Widely regarded as among the finest provincial art galleries in New Zealand, the Sarjeant Gallery was established from the bequest of Henry Sarjeant (1830-1912) and the efforts of Sarjeant's widow, Ellen Agnes Stewart, both of whom were inspired by their love of art and of the Whanganui region. It was decided to place the new gallery on a prominent site overlooking the town that had been reserved for public buildings since 1875. The Wanganui Borough Council called a national competition to design the gallery in what was to be the new civic centre. The competition was run under the auspices of the New Zealand Institute of Architects with Samuel Hurst Seager, a notable Christchurch-based architect, adjudicating. The winner was Donald Hosie, a young architect articled to the Dunedin-based firm of Edmund Anscombe and Associates. Hosie, just 21, was conscripted in 1916 to fight in World War One and died in France at the battle of Passchendaele in 1917. Edmund Anscombe took over supervision of the construction and the Governor-General, Lord Liverpool, laid the foundation stone in September 1917. The building was officially opened by Prime Minister William Massey in September 1919.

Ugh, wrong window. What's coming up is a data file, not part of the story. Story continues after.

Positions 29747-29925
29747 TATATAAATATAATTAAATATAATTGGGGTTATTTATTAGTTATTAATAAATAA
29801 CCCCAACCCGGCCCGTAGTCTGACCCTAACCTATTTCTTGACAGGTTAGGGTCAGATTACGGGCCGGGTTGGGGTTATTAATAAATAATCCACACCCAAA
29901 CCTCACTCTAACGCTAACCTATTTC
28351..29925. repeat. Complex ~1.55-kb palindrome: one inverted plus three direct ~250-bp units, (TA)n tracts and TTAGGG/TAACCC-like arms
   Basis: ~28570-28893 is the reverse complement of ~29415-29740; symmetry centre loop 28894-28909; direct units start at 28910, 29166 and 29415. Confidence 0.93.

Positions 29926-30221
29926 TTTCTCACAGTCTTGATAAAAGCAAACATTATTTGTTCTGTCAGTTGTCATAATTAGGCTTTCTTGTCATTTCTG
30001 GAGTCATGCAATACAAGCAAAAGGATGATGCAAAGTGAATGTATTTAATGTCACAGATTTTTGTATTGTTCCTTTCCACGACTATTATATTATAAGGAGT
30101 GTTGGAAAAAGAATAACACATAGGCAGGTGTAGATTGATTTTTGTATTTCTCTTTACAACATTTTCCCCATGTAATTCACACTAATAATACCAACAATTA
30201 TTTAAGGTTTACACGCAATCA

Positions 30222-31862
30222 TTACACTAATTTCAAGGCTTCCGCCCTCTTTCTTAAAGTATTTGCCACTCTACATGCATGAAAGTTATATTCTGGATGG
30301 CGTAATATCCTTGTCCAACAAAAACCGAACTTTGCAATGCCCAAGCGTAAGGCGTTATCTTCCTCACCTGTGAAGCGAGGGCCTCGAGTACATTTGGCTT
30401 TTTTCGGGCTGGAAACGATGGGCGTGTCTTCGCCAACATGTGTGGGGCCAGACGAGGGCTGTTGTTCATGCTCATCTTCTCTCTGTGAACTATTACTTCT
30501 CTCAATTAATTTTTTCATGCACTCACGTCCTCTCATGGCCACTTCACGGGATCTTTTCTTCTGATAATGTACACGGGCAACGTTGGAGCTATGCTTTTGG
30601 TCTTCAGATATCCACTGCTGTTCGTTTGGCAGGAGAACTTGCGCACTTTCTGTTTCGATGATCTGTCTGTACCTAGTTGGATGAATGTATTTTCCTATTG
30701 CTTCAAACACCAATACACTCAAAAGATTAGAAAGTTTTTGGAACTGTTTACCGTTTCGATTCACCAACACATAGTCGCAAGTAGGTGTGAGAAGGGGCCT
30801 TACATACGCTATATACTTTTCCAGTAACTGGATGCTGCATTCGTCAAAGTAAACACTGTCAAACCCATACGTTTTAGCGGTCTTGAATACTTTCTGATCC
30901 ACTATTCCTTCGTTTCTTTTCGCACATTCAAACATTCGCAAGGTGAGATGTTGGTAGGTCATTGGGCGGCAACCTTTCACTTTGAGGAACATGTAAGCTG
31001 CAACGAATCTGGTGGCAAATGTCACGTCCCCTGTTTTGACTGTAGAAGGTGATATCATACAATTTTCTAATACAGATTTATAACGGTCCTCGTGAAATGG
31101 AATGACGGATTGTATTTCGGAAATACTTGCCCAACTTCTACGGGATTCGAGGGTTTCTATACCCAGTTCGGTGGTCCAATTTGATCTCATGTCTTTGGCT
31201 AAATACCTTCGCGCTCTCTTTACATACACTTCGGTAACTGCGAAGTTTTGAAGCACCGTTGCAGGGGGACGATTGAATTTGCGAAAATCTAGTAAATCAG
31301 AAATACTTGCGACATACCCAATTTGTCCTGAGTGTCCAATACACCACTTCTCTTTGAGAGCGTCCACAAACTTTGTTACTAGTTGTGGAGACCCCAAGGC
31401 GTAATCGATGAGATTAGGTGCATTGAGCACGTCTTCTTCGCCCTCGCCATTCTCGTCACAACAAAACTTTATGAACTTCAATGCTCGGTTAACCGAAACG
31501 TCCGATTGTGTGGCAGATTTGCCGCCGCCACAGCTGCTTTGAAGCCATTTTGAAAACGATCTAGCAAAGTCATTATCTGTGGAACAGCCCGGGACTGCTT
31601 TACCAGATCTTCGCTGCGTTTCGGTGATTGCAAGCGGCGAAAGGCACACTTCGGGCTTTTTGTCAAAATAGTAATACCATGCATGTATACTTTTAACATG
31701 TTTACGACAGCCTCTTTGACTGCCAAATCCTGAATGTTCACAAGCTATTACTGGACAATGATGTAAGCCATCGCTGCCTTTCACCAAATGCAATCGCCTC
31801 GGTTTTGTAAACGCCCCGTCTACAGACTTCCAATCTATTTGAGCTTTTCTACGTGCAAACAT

The then Whanganui mayor Charles Mackay had championed the building's construction, which was reflected in the inclusion of his name on the foundation stone. However, Mackay's name was removed after he was publicly exposed as homosexual, following his shooting of his blackmailer in 1920, which resulted in his imprisonment. He was removed from office, estranged from his family (including his wife and children) and left the country after he got out of jail, only to be killed working as a reporter in Germany in 1929. In the lead-up to the passing of the Homosexual Law Reform Act in 1986, local queer activists lobbied for the restoration of his name on the foundation stone, which occurred in 1985.
Mackay has become a leading figure in the history of queer lives in Aotearoa New Zealand, a tragic example of a life blighted by homophobia and the criminalisation of male homosexuality. Yet his story has been taken up by activists and historians in an act of posthumous rehabilitation, ensuring he is not forgotten. Today Sarjeant Gallery Te Whare o Rehua is a safe space for queer communities.
Sarjeant Gallery, Queen's Park, Whanganui, Manawatu-Wanganui 4500, New Zealand